How to deal with chronic fatigue syndrome and fibromyalgia
For years, people afflicted by chronic fatigue syndrome (CFS) and fibromyalgia (FM) have had trouble convincing their doctors that their debilitating symptoms are not their illusion. The good news is, “In spite of whatever doctors may have said to you in the past, the disease is real and you are not crazy,” Dr. Jacob Teitelbaum tells Metro.
Teitelbaum himself suffered from fibromyalgia when he was in medical school and had to drop out for a year to recover. The disease left him homeless and sleeping on park benches. Due to this defining period, Teitelbaum has dedicated his professional life to leading scientific research, finding treatments and helping others with these illnesses.
“I have been there and I know what people are going through,” Teitelbaum says. His new book, “The Fatigue and Fibromyalgia Solution,” is easy-reading guidance for everybody with day-to-day fatigue, not just for fibromyalgia.
The trouble with CFS and FM — diseases that have afflicted everyone from Florence Nightingale to JFK — starts with differentiating between the two. According to Teitelbaum, they are simply two names for the same process.
“If you go to see an infectious disease doctor, you will have chronic fatigue syndrome,” Teitelbaum says with a laugh. “If you go out of their offices next door to see a rheumatologist, you will have fibromyalgia.”
According to Teitelbaum, chronic fatigue syndrome encompasses more than 100 syndromes. Some key symptoms that identify the illness are being exhausted but unable to sleep; widespread pain; and brain fog (difficulty using vocabulary and short-term memory problems). If you’re experiencing these problems, you might be one of more than 12 million Americans, and more than 100 million people worldwide, with a CFS-related condition.
People with CFS can also have tingling in their body, low libido and bowel disorders. They can have an average 32 and a half pounds of weight gain because of the drop of metabolism. Symptoms can go on and on.
CFS’s sister illness, fibromyalgia, is marked by muscle pain — all over the body or in certain areas — which is caused by tightening of the muscles.
“Muscles act like springs and they are naturally in a shortened position,” Teitelbaum says. “It takes energy to stretch the muscle. So if you don’t have enough energy, your muscles got locked in the shortened position, and then they hurt. When that happens throughout the entire body, that is fibromyalgia.”
Teitelbaum says he believes that a hypothalamus dysfunction is the mechanism responsible for CFS and FM symptoms. The hypothalamus is the body’s master gland, like the main circuit in your home’s breaker box. When it is impaired by exposure to overwhelming physical or emotional stress, the hypothalamus “blows the fuse” by turning off power to protect body and mind from further damage. When the main fuse blows, all of the systems regulated by the hypothalamus function improperly. These system include the sleep center, the autonomic system (regulating body temperature, blood pressure, and the antidiuretic hormone) and the glands (affecting the thyroid, adrenals and sex hormones). By the time people have CFS and/or FM, they are likely to have cascading symptoms.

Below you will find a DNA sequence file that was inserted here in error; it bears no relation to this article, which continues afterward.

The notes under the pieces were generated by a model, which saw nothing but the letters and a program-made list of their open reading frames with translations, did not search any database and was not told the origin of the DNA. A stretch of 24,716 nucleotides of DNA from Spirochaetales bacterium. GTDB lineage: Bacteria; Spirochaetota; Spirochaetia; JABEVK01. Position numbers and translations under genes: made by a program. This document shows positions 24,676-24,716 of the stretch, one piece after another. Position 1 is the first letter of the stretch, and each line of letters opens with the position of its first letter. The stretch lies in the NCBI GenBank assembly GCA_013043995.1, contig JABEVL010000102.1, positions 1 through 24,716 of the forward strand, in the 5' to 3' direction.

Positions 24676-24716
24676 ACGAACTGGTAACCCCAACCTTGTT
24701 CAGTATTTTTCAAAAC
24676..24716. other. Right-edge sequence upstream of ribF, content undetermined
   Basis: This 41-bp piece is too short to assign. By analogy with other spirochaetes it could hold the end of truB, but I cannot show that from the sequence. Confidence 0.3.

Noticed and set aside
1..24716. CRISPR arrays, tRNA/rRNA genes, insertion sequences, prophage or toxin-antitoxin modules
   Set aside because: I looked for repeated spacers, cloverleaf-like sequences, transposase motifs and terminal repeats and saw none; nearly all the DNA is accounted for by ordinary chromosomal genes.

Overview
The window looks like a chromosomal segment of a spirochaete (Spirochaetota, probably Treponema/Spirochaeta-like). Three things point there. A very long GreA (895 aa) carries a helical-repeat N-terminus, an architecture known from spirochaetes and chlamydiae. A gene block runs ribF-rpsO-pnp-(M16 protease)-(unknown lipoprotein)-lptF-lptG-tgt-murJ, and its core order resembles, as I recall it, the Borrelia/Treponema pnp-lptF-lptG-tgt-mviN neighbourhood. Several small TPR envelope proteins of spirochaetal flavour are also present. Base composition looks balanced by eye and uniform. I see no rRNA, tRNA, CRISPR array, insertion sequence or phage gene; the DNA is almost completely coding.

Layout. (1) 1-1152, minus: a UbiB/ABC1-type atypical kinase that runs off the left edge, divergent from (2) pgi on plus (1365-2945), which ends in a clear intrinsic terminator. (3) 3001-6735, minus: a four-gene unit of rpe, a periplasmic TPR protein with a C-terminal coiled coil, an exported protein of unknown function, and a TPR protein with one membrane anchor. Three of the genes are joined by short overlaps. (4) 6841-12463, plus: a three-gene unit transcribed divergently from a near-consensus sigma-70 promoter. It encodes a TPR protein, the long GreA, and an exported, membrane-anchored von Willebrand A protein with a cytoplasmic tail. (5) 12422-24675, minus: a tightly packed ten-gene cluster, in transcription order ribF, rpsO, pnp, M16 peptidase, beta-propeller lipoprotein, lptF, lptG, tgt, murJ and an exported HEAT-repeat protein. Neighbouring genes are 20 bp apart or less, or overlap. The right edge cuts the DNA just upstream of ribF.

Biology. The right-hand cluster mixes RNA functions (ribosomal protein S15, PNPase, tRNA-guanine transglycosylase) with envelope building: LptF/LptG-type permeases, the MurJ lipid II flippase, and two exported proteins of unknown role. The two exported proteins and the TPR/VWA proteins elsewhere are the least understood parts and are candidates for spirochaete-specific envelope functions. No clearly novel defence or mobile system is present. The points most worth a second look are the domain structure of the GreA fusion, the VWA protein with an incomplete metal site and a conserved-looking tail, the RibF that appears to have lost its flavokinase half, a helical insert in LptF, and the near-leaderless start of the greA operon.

Teitelbaum blames the environment we live in today, which contains all the elements to trigger these conditions: malnourished food (due to the processing that has stripped out the vitamins and minerals), an average 30 percent less sleep at night (compared to 130 years ago), the increasing speed and stress of life, plus chemicals in the environment that block our hormones.
People are at a higher risk of getting these diseases as they get older. Women are three times as susceptible as men because their immune systems are more able to accept foreign things, like babies, “where men’s immune system says, ‘It’s a foreign thing’ and kicks it out,” Teitelbaum explains.
Get well soon
So what can we do to restore optimal energy? Take care of ourselves. Teitelbaum uses the SHINE acronym: sleep, hormones, immunity, nutrition and exercise. Simply put, you should get adequate sleep, get tested for hormone deficiencies, get treatment for infections, maintain a healthy diet and exercise. Following these steps can improve patients’ health by 75 percent after three months, one study found. See a detailed explanation of SHINE here.
Teitelbaum says exercise is the hardest protocol for patients to follow, because people with CFS/FM don’t have enough energy. But patients can start with a walking program, aiming for half an hour a day (or 2,000-4,000 steps if using a pedometer). Then people can increase by 50 steps a day until they reach a level that they are comfortable with.
Besides the physical components of the treatment, Teitelbaum also advocates a mind-body approach. Stress and taking on too many activities can lead people to blow the aforementioned fuse, he says.
You can take an online questionnaire to see if your symptoms line up with CFS and/or FM here.